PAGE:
- An intelligent subsystem enabling to meet challenges in modeled situations is developed
Keywords: virtual polygon, navigation safety, emergency situations at sea, simulation, navigator simulator, teaching a watch crew, wind and wave perturbation.
Virtual polygons established for navigation allow one to test prototypes of above-water crafts movements one to another, to other crafts, such as low-flyers, and the environment/ external conditions. One can simulate challenges in blind navigation, as well as in emergency or pre-emergency mode in the virtual proving ground. In virtual training areas, it is possible to model situations when it is impossible to avoid ship collisions. In this case a virtual polygon is able to predict the result of several conclusive result options and estimate the best / worst ones, which allows one to use a virtual polygon for decision making systems for navigators. Moreover, the necessary calculations are performed online, so using virtual polygons is recommended in onboard decision making systems.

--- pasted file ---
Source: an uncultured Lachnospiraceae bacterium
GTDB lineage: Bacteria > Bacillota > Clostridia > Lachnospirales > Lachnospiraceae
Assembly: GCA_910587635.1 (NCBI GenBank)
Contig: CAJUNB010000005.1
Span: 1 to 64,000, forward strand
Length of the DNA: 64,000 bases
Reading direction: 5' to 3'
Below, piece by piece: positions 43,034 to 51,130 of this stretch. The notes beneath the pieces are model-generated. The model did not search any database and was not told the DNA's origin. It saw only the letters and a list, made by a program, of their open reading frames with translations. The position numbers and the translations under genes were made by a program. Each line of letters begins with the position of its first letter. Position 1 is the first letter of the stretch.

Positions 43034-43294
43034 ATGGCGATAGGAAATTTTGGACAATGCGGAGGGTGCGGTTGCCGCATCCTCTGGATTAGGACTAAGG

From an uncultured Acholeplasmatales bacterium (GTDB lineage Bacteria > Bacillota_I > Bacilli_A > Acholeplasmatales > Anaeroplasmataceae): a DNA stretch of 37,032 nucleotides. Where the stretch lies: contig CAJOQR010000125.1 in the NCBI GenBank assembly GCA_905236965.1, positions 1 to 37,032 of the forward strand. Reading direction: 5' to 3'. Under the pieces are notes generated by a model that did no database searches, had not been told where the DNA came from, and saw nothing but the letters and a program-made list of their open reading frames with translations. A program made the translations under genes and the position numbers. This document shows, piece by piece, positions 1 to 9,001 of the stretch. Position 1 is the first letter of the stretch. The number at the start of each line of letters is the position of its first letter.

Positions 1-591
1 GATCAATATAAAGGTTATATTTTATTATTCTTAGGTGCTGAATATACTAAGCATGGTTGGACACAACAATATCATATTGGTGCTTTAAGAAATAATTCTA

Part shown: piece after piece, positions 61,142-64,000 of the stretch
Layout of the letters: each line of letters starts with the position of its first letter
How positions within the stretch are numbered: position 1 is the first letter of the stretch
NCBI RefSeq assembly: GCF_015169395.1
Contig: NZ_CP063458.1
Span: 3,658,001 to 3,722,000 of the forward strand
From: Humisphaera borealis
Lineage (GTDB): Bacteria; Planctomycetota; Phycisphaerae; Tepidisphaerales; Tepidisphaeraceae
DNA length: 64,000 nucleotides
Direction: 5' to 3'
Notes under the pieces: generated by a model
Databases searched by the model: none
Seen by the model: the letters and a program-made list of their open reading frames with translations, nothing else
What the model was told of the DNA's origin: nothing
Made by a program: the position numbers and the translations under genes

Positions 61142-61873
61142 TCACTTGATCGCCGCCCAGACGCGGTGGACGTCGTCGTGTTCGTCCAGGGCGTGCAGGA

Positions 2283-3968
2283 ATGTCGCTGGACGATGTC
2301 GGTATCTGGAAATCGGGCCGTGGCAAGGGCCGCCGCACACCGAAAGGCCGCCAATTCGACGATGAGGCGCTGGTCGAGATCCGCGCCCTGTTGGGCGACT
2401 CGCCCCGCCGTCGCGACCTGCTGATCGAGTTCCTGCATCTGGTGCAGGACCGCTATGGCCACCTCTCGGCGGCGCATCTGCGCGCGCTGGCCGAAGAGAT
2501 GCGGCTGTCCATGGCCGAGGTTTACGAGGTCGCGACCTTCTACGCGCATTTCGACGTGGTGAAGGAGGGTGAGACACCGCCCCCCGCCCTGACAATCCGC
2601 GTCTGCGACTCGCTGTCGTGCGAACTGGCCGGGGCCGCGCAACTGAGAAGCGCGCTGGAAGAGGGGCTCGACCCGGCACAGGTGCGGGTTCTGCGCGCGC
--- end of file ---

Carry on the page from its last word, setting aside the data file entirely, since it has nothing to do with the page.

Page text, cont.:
That is why many researchers have an attempt to develop virtual polygons to test prototypes of various air-sea situations. The authors refer to several scientific papers related to the focused subject matter either in a direct or indirect way.